by: Topher Wiles
G&E enjoy my race swag after the
St. Jude's Marathon in 2014.
     Sweat was dripping everywhere from my aching body as my legs screamed at me.  Then, the cheering erupted.  High fives and hugs dominated the moment as the gracious volunteer hung the heavy metal around my neck and wrapped me in a “space blanket” on that cold December day.  My feet felt like weighty concrete but my heart was as light as a feather.
     Perhaps it was the five caffeine laced gelpacks I consumed in my four hour 26.2 mile marathon run that kept my heart racing.  Maybe my heart was light because, unlike the first unfortunate marathoner who died after his run, I knew had successfully survived the brutal assault on mind and body.  It’s possible that the light feeling was the result of the St. Jude’s cancer patients and survivors showing signs in the last mileage that read, “You’re doing this race for me!”   Yet, I believe the biggest motivator was the accolades and praises of my training coach that made my runner’s high continue from the Memphis St. Jude’s Marathon all the way home. 
     After multiple races totaling hundreds of miles since 2014, I’ve only been able to duplicate that feeling one time, and it was last weekend.  Sure, Tough Mudders were a blast, half-marathons were fun, and sprinting 5k’s to a gold medal win was exciting, but they weren’t the same as that Marathon with Don.  My friend Don was at least 10 years my senior and has run in the Boston marathon, which means he is a high level runner.  His wife was also a cross country coach while he raised four cross country running kids.  This guy knew how to train me to run a marathon.   Back in the day when I would proclaim, “I’m not a runner and I don’t like to run,” Don took me under his wing and educated me on all things running.  I still don’t like to run, but I’m a proud runner today because Don’s patient training pulled me along to the prize.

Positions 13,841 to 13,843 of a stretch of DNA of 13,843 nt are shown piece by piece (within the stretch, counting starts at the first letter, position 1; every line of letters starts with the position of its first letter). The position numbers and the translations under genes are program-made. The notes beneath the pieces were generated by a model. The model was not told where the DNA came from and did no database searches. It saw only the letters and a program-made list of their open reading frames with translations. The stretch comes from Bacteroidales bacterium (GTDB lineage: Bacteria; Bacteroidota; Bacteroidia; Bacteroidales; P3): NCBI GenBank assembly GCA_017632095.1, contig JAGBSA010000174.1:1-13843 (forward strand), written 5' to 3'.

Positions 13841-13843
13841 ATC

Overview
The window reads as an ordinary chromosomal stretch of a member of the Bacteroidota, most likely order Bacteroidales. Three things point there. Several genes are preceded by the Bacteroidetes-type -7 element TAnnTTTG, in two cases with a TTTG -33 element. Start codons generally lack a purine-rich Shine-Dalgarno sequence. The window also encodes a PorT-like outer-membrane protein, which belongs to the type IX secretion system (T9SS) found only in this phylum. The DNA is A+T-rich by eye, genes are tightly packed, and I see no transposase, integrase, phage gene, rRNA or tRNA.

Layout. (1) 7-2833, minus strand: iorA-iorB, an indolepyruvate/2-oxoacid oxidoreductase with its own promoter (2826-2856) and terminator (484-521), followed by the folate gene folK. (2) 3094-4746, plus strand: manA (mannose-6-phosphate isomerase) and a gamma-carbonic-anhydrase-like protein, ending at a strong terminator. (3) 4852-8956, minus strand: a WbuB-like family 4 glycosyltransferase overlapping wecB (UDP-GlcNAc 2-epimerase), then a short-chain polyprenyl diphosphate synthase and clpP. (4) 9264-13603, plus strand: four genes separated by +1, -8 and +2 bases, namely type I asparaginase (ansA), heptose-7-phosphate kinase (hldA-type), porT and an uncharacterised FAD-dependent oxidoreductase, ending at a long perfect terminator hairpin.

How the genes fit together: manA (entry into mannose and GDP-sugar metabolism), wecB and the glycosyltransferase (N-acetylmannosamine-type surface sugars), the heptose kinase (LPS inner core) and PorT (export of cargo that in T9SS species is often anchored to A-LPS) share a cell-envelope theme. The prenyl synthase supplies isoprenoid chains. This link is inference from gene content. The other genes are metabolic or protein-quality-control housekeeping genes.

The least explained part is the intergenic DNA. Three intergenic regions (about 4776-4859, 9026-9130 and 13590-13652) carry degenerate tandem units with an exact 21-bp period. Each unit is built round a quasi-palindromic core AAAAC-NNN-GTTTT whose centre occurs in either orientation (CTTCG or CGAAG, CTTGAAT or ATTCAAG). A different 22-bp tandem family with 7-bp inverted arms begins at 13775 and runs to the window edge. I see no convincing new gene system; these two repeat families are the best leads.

Indy Half Marathon with Don
 and Chipper in 2016.
     Don’s secret training methods weren’t about buying Eliud Kipchoge’s record breaking shoes or the latest breakout training routine.  Don simply pulled me along and encouraged me every step of the way.  For months he texted me frequently to coordinate running schedules together.  He helped me rehab through injuries and gently corrected my form offering little tips along our journey together.  During the long runs, when Don could tell my body was starting to give up, my training partner would always run two steps ahead of me, shielding me from the headwind, pacing me with his time, and constantly encouraging me with his words.  Even during the race, Don would pull just a couple steps ahead of me, challenging me to quicken my pace all until the last half mile, when he shifted behind me encouraging me to take the lead and the photo finish glory in the home stretch.   I was ecstatic crossing the finish line because I had reached not only my goals but I made my training coach proud.